I remember the hype. How we as a world celebrated the dawn of a new decade with such fervor. I mean, how could we not? Just look at the year: 2020. Something about the very number itself — the alternating pattern of digits, the semi-symmetry, the evenness, and even the fact that it is a leap year; How could we not fall for that?

Even the more cynical among us, I imagine, must have felt slightly auspicious about this year.

I believe there are seasons in life. Not simply the seasons that are determined by the weather or the position of our earth around the sun, I mean episodes in our lives in which we are beset by misfortune after misfortune or during which the stars seem to align themselves perpetually in our favor. Each of us seems to have our timelines for such seasons. This year has plunged many people into unprecedented depths of pain and sorrow but it has no doubt been the best year for some.

It would therefore be unfair — even untrue — to say either that the year was good or bad. I doubt if there’s anything like a good or bad year. The way I understand it, time is simply indifferent to the happenings of humankind. The clock simply ticks away and our world goes on rotating whether the earth be quaking or the storm raging.

We would be nearer the truth if we say it is a year in which many bad things happened to our planet and to so many people. The year when the very air we share smelled of death and the sky was the color of blood and the heavens just couldn’t get enough of the souls of men. It is the year in which I felt claustrophobic under the open sky. Never, in my experience, has our world felt so small or our race so powerless.

But that year is finally ending. I want to rejoice that it is ending. I want to feel hopeful and optimistic at the prospect of 2021. But I will not be so naive as to expect things to somehow magically turn around simply because 2020 has ended. The events of this year taught me better.

As things began to worsen at the start of this year, I found myself more than once trying to convince myself that I had witnessed the worst of it. Surely, it can’t possibly get worse than this?, I would tell myself. How cute! Almost immediately following this, as if in defiance of my naivete, another more terrible blow would be delivered. It felt like some variant of Murphy’s law playing out on repeat: If you think things are bad, they can and will get worse.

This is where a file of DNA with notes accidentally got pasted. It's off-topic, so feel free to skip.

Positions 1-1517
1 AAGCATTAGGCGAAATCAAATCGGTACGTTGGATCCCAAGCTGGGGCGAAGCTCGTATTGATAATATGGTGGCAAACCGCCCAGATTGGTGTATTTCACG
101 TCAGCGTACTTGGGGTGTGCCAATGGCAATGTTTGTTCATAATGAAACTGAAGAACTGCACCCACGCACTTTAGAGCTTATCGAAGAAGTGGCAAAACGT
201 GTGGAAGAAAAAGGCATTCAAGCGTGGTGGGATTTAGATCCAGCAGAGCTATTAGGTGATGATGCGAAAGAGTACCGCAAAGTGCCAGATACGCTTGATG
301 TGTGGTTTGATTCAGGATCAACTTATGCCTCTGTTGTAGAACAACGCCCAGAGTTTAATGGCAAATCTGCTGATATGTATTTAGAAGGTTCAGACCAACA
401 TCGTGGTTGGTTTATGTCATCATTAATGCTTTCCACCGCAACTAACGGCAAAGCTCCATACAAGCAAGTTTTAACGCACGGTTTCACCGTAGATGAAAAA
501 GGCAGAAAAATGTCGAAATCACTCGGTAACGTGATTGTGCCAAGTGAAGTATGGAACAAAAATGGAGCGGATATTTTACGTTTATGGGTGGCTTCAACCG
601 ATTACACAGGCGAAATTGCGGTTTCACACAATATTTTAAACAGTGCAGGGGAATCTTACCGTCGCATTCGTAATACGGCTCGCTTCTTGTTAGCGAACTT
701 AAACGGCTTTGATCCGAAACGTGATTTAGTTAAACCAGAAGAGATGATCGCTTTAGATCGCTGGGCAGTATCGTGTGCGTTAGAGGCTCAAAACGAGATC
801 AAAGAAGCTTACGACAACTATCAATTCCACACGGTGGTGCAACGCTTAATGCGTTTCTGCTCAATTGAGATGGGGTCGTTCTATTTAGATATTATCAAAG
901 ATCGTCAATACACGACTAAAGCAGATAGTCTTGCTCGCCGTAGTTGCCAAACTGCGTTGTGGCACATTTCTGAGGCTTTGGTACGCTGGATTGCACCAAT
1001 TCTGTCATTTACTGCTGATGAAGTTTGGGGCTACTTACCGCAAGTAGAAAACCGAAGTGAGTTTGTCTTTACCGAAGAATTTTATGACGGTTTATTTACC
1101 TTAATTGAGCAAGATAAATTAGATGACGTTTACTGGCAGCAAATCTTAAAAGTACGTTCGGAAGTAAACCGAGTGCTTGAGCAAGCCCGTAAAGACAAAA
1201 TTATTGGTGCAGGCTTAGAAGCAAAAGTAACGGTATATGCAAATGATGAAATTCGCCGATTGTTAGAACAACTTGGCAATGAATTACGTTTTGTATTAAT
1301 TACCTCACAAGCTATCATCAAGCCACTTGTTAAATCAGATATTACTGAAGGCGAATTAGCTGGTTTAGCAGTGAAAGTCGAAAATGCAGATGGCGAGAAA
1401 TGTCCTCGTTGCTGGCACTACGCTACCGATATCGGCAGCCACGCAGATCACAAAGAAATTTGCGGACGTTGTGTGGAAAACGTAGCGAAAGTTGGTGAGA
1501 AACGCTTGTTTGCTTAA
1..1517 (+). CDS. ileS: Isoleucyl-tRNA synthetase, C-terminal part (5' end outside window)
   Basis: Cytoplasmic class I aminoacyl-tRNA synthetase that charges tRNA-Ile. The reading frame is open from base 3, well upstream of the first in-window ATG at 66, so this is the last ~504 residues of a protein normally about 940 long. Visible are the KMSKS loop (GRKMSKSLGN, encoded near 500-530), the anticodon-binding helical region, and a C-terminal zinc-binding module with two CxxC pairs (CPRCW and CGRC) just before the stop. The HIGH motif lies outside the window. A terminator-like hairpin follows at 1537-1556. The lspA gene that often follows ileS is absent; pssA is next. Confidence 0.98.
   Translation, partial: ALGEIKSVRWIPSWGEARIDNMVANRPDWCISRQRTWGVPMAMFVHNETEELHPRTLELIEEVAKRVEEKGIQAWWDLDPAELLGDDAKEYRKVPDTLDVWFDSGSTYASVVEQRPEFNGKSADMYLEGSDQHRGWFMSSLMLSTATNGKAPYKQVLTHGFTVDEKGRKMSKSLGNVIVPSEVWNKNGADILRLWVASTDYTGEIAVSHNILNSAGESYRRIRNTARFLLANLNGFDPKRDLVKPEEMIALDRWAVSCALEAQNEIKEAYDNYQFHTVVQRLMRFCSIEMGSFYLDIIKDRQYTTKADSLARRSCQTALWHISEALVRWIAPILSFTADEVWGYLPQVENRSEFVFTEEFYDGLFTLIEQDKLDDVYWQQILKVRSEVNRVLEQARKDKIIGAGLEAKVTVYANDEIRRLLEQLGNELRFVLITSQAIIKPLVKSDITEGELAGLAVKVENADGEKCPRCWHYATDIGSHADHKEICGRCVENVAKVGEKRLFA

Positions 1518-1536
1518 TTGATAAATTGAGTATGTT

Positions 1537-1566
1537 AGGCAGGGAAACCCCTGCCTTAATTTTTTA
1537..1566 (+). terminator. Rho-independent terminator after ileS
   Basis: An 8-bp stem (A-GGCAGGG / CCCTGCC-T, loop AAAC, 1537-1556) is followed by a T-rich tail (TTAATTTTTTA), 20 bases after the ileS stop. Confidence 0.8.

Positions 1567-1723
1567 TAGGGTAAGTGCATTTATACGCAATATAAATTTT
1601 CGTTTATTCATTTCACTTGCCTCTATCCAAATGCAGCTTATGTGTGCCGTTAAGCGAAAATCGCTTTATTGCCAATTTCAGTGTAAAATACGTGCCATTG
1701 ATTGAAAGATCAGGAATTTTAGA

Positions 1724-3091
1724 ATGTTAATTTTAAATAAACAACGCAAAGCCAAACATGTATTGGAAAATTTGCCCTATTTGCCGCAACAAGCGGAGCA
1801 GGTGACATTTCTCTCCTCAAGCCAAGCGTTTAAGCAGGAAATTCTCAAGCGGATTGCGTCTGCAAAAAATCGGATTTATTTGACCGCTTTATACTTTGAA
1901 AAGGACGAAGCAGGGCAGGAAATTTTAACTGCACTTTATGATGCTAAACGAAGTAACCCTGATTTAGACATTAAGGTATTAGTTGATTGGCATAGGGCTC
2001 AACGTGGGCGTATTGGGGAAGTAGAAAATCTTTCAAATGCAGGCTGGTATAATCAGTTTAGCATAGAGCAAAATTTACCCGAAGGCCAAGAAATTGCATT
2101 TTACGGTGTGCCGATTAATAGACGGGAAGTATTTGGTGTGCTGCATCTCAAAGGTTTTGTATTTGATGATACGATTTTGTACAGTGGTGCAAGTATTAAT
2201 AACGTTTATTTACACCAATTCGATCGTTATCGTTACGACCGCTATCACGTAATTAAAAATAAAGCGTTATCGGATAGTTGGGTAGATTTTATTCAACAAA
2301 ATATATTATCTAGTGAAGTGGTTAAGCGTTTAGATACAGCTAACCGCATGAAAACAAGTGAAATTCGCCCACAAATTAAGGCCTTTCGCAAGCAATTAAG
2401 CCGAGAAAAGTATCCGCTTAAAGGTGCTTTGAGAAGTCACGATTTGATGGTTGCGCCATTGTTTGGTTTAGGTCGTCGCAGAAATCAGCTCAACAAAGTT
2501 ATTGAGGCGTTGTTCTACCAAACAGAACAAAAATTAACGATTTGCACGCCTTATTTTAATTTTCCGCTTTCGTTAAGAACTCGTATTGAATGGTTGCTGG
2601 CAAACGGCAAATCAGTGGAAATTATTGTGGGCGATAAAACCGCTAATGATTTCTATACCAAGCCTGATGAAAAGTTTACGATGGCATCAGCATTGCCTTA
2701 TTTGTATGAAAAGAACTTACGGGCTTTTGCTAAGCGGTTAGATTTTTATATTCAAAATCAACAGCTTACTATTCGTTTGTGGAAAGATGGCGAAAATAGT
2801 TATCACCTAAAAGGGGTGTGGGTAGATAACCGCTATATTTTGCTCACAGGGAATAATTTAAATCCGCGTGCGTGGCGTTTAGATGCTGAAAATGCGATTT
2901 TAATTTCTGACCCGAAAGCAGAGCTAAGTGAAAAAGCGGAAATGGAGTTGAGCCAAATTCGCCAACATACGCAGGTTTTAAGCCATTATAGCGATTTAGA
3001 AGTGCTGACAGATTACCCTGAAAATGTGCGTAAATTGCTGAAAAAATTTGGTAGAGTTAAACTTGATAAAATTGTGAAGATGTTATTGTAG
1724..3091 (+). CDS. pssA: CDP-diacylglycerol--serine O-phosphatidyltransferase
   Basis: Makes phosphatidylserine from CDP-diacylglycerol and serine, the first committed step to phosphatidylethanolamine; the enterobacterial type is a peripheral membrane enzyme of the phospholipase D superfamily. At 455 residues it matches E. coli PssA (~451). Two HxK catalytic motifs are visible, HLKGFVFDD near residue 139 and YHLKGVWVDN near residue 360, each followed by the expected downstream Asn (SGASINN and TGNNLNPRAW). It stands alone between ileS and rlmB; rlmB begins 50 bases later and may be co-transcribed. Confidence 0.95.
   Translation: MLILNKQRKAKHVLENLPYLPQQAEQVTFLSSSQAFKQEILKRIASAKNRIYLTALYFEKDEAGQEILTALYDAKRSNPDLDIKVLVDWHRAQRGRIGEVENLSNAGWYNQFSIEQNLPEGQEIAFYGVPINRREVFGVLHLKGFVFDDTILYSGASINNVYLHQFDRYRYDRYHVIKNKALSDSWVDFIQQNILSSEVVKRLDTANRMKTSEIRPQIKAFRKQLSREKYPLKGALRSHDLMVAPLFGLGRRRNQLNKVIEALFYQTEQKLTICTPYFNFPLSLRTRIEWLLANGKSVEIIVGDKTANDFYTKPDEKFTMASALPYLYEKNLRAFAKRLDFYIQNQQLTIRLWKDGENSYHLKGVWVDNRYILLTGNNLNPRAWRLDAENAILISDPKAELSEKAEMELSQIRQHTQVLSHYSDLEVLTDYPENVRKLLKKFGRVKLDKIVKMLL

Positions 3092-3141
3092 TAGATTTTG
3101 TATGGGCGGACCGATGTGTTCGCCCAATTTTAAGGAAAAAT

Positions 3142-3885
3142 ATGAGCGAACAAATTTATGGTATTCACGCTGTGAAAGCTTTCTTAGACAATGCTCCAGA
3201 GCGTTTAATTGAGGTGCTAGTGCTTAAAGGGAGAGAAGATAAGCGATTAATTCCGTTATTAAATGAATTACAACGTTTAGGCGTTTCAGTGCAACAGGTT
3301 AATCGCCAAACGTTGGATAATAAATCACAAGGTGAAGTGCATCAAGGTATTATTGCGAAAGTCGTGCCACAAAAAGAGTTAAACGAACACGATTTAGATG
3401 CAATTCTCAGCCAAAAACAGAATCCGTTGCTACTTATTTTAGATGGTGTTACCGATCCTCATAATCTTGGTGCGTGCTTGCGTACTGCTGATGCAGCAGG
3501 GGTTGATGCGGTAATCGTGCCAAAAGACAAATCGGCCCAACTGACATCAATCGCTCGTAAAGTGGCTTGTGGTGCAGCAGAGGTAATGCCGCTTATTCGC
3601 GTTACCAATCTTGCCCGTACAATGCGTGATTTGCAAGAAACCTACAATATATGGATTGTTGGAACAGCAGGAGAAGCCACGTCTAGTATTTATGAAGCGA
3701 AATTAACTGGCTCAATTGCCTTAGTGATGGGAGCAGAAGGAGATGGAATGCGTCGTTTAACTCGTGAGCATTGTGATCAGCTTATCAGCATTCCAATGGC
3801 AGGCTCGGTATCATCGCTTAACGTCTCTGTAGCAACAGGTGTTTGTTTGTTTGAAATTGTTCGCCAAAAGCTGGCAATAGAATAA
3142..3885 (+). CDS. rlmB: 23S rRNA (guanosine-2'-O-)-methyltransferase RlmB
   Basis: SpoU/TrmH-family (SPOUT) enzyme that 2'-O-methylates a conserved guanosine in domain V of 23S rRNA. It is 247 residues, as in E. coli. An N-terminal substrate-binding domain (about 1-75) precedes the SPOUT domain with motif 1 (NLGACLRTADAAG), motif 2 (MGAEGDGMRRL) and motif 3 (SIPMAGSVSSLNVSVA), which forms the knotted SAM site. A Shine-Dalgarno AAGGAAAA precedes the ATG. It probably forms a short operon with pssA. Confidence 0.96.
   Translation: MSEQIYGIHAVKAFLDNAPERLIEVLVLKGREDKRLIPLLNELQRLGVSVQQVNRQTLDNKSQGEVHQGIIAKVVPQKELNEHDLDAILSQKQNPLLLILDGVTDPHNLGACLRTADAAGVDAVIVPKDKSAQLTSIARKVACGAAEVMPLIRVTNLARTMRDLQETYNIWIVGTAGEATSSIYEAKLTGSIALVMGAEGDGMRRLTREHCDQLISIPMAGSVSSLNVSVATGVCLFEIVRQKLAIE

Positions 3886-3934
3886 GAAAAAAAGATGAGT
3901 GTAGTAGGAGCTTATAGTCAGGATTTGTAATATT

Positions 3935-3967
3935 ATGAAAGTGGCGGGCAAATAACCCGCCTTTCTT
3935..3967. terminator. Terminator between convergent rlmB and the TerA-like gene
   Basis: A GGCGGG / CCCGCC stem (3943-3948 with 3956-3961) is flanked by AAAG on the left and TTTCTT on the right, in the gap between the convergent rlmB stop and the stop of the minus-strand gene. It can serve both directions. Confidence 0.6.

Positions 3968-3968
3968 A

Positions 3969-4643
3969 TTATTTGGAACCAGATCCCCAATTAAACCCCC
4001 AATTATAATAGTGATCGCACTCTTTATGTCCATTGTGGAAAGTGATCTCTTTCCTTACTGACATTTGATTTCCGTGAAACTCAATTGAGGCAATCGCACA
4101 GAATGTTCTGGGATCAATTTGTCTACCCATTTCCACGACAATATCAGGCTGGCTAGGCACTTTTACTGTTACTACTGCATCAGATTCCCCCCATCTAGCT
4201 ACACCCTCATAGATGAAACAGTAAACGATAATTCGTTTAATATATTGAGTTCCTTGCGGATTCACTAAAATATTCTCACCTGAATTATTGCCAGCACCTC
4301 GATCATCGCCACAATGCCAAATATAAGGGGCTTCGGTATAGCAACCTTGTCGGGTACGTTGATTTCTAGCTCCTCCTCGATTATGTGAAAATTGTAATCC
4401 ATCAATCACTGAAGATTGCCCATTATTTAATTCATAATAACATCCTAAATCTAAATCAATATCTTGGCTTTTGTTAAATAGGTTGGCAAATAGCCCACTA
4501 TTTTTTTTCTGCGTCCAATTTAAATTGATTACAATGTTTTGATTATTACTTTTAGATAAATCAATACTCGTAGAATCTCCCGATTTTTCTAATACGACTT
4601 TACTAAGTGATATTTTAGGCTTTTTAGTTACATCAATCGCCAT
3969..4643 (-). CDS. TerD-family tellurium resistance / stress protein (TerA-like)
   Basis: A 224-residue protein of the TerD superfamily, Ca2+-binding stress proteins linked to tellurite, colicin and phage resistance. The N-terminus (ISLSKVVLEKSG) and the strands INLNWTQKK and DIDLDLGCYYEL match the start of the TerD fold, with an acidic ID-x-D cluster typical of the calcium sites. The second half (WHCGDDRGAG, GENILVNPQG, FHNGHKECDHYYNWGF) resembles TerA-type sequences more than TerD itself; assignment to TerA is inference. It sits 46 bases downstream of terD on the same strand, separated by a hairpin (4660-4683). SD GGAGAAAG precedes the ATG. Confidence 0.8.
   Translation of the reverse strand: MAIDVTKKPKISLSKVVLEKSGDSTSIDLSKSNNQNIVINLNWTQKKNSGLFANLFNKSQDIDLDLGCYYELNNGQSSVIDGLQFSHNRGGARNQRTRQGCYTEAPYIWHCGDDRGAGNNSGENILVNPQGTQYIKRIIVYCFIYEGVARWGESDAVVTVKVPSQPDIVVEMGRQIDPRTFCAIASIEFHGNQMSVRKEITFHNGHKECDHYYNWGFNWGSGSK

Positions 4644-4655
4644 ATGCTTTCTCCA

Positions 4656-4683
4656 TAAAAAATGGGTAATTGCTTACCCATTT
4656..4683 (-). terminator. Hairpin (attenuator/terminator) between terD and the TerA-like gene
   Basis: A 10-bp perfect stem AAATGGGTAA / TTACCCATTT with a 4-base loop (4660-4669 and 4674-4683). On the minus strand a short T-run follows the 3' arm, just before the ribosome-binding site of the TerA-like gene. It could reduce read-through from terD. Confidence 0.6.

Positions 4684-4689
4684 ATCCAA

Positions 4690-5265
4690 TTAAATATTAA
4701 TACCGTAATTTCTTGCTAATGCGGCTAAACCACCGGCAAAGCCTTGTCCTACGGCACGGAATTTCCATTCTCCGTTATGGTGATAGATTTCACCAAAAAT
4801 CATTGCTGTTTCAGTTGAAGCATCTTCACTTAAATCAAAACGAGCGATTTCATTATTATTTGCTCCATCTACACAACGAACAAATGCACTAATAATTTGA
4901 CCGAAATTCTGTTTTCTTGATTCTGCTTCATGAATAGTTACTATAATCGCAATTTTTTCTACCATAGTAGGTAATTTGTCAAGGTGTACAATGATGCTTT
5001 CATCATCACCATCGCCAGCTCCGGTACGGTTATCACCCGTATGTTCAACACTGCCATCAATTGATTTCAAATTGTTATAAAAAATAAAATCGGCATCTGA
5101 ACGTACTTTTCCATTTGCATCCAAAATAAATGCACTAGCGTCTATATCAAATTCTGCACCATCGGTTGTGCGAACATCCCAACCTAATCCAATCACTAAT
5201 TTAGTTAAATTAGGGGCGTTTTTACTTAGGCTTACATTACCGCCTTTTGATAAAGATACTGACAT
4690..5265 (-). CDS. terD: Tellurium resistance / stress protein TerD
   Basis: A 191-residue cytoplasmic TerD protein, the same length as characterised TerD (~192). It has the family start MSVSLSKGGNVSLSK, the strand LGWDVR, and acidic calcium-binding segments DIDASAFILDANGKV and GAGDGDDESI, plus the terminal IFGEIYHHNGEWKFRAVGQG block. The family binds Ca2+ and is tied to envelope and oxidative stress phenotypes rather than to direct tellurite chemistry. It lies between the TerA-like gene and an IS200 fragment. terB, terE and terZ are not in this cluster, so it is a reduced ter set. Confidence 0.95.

Sometimes we think that times have changed when really we have merely garnered more experience with age and it is only our perspective of the world that has changed. I am usually inclined to believe that it is our perspective that has changed, probably because that way I relieve myself of the responsibility, even if only psychologically, of doing something to “fix” all that is bad about that change.

But the world as we know it is changing — as it should, for change is inevitable. The thing that should concern any person who cares is if that change is for the worst, as it has been for some years now. I will take the case of the crisis situation in Cameroon as an example, as I am both directly and indirectly affected by it.

When I look at the socio-political landscape of Cameroon over the past 4 years, I am besieged by grief as if over the loss of a loved one. The ongoing crisis has left the nation bruised and battered. Grief, pain, despair, sorrow, economic hardship, and hatred are festering, and on top of that fresh injuries are still being sustained as a result of the crisis.

More than half a million people have had to flee their homes and communities to seek refuge in other cities. Thousands have died and the number continues to increase. Over fifty thousand Cameroonians are in Nigeria as refugees. Hundreds of schools have remained closed for the past 4 years. Nelson Mandela once said that education is a powerful tool that we can use to change the world. When a large proportion of our population is not receiving an education, any sensible person should fear for our future.


The lessons of 2020 were many. I have learned so many lessons, most of them the hard way. 

Life does not owe us anything. Instead it is a gift. A very precious, fleeting gift. Life will not soften to accommodate our whims and desires. If we want some semblance of happiness, we have to create it ourselves; and you would be surprised at the kind of unusual places one can often find it. The very fact that you can find happiness, joy, peace, beauty in even the most turbulent of times is an indication that there is got to be more to life than meets the eye.

I am sure that if we allow ourselves to look past all the horrors of 2020, we would find that despite everything, there were aspects of the year that had their own rather twisted kind of beauty or at least that were worth remembering. Determining to continually shift and adjust our perspective of life to bring it the point where we can see that beauty in almost any situation is something we should continue to strive for. Waiting for situations to adjust can be futile, as 2020 has taught us. But we can adjust our perspective and that can make all the difference.

Thanks for reading and I wish you a Happy new year!